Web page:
Romance Is a Bonus Book summary
I’m going to give you this Romance Is a Bonus Book summary through the lens of being a working mother who has a ridiculously unhealthy obsession with books and writing. Spoilers to follow.
The main characters are Kang Dan-i and Cha Eun-ho. They met by chance when they were little. One day, Eun-ho had gone into the middle of the road to get his soccer ball, and Dan-i, seeing that he was about to get hit by a car, ran into the street to save him. She got hit instead. Her entire body was broken, requiring a great deal of time to heal. So Eun-ho looked after her every day in the hospital, bringing her books, and that’s how their friendship and mutual love for books began.
The series starts off with Cha Eun-ho (played by Lee Jong-suk) arriving at Dan-i’s wedding. She is perhaps 26 years old at this time and Eun-ho is 21. We get the sense that he doesn’t want her to get married, and we later find out that Dan-i is unsure about her own marriage, too. But she marries anyway.
The story then fast-forwards 11 years or so.
In present day, Eun-ho is a highly respected chief editor at a mid-sized publishing house. He is also a successful author. He lives alone in a nice house, driving a nice car, and he doesn’t have any serious relationships with women. In fact, women either cheat on him or he breaks things off with them, but he’s never heartbroken over any of it.
Meanwhile, life has been hard on Dan-i. She’s been divorced for a year (her shitty husband cheated on her), she’s homeless, and she’s having no luck finding a good job after staying home for so many years to be a wife and mom. Her daughter is actually studying abroad in the Philippines, so Dan-i is trying to financially support her.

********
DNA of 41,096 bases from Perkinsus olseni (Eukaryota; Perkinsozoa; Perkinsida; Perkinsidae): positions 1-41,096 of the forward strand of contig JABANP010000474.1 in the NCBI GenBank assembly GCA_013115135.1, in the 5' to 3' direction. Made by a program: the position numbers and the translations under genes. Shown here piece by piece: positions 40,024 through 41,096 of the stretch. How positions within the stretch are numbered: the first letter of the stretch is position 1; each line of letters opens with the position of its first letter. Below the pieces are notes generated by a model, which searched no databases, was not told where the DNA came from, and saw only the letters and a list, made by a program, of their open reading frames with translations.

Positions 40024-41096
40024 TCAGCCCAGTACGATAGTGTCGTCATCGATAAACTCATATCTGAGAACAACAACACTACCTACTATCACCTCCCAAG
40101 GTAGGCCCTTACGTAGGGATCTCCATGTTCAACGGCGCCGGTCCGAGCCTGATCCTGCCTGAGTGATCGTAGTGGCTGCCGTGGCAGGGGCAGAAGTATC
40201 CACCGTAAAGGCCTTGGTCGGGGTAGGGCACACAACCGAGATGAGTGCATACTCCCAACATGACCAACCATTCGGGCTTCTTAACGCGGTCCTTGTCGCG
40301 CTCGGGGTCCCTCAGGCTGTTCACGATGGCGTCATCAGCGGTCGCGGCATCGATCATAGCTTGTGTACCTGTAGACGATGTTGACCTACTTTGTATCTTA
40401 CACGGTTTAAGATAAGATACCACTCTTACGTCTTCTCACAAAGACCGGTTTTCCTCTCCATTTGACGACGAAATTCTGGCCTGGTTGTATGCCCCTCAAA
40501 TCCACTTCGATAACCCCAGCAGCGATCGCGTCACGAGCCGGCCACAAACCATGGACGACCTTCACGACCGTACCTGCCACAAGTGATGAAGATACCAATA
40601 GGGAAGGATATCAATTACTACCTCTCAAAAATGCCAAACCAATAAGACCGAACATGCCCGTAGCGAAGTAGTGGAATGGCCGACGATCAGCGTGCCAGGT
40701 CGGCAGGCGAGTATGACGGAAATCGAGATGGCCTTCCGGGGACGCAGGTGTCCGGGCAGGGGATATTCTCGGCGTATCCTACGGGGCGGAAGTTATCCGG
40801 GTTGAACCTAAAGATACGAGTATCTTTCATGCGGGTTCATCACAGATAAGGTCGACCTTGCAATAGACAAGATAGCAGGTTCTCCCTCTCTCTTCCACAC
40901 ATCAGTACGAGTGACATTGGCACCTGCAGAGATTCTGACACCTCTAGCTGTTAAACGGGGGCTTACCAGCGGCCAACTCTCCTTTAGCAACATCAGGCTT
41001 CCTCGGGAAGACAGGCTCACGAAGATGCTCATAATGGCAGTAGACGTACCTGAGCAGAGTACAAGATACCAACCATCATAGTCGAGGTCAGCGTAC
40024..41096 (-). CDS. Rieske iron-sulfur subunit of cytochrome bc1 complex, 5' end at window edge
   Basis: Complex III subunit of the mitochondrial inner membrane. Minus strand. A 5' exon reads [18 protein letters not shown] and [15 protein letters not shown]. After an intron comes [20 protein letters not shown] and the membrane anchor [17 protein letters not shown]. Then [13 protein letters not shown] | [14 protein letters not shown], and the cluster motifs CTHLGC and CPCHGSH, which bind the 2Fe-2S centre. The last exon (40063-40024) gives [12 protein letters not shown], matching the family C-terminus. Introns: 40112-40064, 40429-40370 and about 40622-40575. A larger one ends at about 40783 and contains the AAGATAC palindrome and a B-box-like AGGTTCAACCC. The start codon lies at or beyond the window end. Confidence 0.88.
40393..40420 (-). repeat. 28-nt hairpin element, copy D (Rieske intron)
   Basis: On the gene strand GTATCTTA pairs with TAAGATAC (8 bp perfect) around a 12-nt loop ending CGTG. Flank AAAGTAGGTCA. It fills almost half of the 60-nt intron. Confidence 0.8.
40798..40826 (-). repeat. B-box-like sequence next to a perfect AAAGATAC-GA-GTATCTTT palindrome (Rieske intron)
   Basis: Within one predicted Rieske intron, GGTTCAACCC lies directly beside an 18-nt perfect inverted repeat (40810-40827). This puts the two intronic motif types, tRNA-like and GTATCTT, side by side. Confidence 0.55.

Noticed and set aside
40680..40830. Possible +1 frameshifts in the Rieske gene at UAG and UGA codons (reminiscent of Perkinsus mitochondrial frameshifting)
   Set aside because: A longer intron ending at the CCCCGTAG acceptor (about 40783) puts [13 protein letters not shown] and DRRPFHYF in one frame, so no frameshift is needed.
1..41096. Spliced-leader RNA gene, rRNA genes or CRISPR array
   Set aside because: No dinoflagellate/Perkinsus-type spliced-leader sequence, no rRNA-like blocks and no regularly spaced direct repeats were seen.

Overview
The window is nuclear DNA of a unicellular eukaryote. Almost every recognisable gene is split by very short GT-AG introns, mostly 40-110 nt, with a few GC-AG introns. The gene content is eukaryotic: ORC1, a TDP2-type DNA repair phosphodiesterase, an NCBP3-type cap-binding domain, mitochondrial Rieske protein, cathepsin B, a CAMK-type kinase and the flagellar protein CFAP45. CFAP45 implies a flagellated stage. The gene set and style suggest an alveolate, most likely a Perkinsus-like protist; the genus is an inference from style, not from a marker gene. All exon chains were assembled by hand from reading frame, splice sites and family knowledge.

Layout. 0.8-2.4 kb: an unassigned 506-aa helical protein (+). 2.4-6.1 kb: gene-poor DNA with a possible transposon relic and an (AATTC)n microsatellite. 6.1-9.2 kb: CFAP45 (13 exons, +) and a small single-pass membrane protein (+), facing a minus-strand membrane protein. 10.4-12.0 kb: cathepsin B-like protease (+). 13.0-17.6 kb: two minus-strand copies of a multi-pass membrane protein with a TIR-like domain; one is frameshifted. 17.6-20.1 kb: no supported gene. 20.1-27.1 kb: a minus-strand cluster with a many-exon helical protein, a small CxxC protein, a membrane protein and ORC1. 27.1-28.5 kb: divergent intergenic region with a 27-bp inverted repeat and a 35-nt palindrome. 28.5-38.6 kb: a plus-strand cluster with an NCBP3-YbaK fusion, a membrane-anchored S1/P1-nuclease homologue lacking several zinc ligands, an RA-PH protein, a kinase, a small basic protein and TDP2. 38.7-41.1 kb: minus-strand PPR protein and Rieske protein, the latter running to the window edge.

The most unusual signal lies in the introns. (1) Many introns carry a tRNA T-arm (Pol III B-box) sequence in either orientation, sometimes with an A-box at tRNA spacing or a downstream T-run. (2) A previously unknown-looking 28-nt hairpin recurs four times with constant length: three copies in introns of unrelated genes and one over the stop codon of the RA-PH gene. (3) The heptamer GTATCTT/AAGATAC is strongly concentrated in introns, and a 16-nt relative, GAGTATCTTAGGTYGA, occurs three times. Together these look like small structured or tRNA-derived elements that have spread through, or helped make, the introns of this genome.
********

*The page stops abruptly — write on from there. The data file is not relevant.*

Eun-ho isn’t aware of any of this.
The series takes off with Eun-ho finding out about Dan-i’s situation and deciding to let her live with him. We quickly find that he’s actually in love with her—has been in love with her for years—and the series continues with the two of them exploring their feelings toward each other.
Oh, and to complicate things, Dan-i gets a contract job working at Eun-ho’s company. Scenes get even more secretive and hilariously awkward.
There are a few serious subplots with side characters and Eun-ho’s personal connection to a renowned literary fiction writer, Kang Byeong-jun. I won’t spoil those for you because those scenes are incredibly emotional and heartfelt.
Review: Romance Is a Bonus Book
Romance Is a Bonus Book is packed with comedy and love triangles, and literally everything about this show is wonderful. One of the biggest factors that will keep me coming back to a particular story is how well-rounded the supporting characters are, and RIABB doesn’t disappoint in that regard.
The supporting characters all have depth. They have their own obstacles in their personal and professional lives that make them interesting and easy to relate to. From divorce and love to social pressures, to new romance, to job woes, to having the grit to overcome whatever life throws at you—the themes in this series shine a light on some of the most relevant issues a person can experience in adulthood.
You may all-out sob after watching several of the scenes, but there’s enough humor and hope to balance it out.
I gave Romance Is a Bonus Book 5/5 stars. If you enjoy shows with fun romances, wild friendships, and exciting office dynamics, give this one a chance.
I need someone to geek out about this stuff with me!